Some App may have built on the assumption (knowingly or not) that the function only returns after the file(s) have been removed, which would not the case after this patch.
An opt-in boolean option could be needed to trigger the new behavior while keeping the old one for applications that have been updated/reviewed yet and perhaps mark as deprecated the old behavior.

Also I would like to take the time to add some tests, although I need to learn about how to write some and a .

I would much apprieciate feedback.
As the solution is not obvious and still in debatable to me, we could set up some IRC meeting. I will be hanging on #kde-fm.

That downside is not a solution.
Specifically with large folders, you'd really like to see some form of progression as it's being deleted. I would.

Please take a good close look at my updated example of how to make this async:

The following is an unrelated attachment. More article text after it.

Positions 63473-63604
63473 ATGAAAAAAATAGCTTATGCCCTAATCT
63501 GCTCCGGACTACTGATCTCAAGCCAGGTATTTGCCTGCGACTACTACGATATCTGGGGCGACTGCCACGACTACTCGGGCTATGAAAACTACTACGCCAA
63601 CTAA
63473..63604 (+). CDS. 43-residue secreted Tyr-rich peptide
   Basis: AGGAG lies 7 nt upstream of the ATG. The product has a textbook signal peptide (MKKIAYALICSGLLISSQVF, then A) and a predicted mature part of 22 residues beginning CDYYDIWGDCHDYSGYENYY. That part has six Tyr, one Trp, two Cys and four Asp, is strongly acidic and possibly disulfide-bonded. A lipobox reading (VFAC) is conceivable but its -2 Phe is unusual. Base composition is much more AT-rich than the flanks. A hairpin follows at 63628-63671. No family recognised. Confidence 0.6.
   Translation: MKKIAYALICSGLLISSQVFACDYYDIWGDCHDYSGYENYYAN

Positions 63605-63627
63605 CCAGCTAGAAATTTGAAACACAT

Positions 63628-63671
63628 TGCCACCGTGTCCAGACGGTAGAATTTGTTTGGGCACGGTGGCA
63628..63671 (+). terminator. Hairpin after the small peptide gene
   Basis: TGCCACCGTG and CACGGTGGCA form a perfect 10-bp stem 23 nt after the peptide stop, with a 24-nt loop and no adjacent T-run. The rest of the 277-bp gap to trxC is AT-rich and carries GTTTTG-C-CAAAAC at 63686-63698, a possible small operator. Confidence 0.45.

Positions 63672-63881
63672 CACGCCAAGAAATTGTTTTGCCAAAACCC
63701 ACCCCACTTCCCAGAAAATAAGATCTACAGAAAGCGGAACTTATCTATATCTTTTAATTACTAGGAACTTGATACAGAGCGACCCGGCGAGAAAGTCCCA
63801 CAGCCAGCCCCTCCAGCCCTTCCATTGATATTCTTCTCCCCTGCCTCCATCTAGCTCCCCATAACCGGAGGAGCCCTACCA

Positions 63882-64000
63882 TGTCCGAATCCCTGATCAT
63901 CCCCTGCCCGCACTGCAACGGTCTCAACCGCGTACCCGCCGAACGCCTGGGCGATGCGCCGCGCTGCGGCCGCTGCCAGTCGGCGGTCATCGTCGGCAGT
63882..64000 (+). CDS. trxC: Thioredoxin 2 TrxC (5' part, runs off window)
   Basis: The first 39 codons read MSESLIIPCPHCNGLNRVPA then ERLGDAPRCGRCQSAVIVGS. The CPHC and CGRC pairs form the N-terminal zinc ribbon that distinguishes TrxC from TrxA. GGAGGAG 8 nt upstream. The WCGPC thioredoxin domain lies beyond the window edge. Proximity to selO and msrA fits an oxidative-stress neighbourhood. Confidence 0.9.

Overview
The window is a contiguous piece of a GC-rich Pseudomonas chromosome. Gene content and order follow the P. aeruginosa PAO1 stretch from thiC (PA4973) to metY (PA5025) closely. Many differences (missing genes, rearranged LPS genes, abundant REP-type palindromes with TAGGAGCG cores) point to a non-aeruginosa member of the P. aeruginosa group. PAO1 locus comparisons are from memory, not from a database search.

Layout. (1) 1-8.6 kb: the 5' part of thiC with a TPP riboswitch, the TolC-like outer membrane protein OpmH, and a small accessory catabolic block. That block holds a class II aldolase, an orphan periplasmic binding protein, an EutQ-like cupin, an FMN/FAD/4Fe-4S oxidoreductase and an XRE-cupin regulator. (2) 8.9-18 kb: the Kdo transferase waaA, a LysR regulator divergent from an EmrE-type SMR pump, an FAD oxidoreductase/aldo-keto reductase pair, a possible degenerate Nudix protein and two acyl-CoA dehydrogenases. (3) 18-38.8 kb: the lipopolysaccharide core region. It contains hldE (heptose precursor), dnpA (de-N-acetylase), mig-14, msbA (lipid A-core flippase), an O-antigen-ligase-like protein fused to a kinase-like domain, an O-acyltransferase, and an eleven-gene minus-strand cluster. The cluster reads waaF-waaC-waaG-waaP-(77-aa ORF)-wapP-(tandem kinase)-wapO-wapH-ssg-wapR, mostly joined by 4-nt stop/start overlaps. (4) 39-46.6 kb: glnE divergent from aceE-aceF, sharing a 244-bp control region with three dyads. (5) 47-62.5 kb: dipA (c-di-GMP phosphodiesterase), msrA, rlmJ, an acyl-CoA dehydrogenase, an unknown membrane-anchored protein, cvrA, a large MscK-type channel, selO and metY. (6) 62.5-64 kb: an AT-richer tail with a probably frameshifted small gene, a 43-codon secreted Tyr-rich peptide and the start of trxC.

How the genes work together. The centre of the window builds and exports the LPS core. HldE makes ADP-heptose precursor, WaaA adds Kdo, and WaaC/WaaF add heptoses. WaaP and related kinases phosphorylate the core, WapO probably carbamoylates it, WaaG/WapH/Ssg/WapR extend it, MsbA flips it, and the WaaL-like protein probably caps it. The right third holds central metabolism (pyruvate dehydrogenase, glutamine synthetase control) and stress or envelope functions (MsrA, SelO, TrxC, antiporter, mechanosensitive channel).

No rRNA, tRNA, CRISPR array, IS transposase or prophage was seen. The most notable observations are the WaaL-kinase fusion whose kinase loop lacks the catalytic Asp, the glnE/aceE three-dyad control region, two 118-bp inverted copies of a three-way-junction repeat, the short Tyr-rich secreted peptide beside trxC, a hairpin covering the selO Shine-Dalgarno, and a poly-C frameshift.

https://p.sc2.nl/ByvSb_-lQ
I've added comments everywhere in there to explain how the code works and what needs to be done to use it in here.
Just run it (you need C++14 and Qt) to see how it looks. (my qmake file incase you want it: https://p.sc2.nl/Hy25fO-xm)

It keeps it on the client process (the performance optimization of David Faure) but offloads it to a different thread.
I've extended the example to show the number of files that have been deleted every 300ms.
That in it's own is slightly different to what the code currently does. Currently it calls slotReport after every 300 files. With this it would call slotReport after every 300ms. I don't think that's much of a problem.

I can try and make a KIO patch for this if you want. As i now have the logic in that example code. (i just don't have a working frameworks dev environment at the moment)

meven added a comment.Jun 3 2018, 2:46 PM

Great suggestion Mark !

I am a C++ beginner, I did not consider this neat C++ 14 feature.

This will necessitate a c++ compiler dependency change though.
Like Kwin did last July https://github.com/KDE/kwin/commit/ea5d611de1bc33869c13c27d75a7827201a5139d

That in it's own is slightly different to what the code currently does. Currently it calls slotReport after every 300 files. With this it would call slotReport after every 300ms. I don't think that's much of a problem.

I think a time based update would make more sense to the user.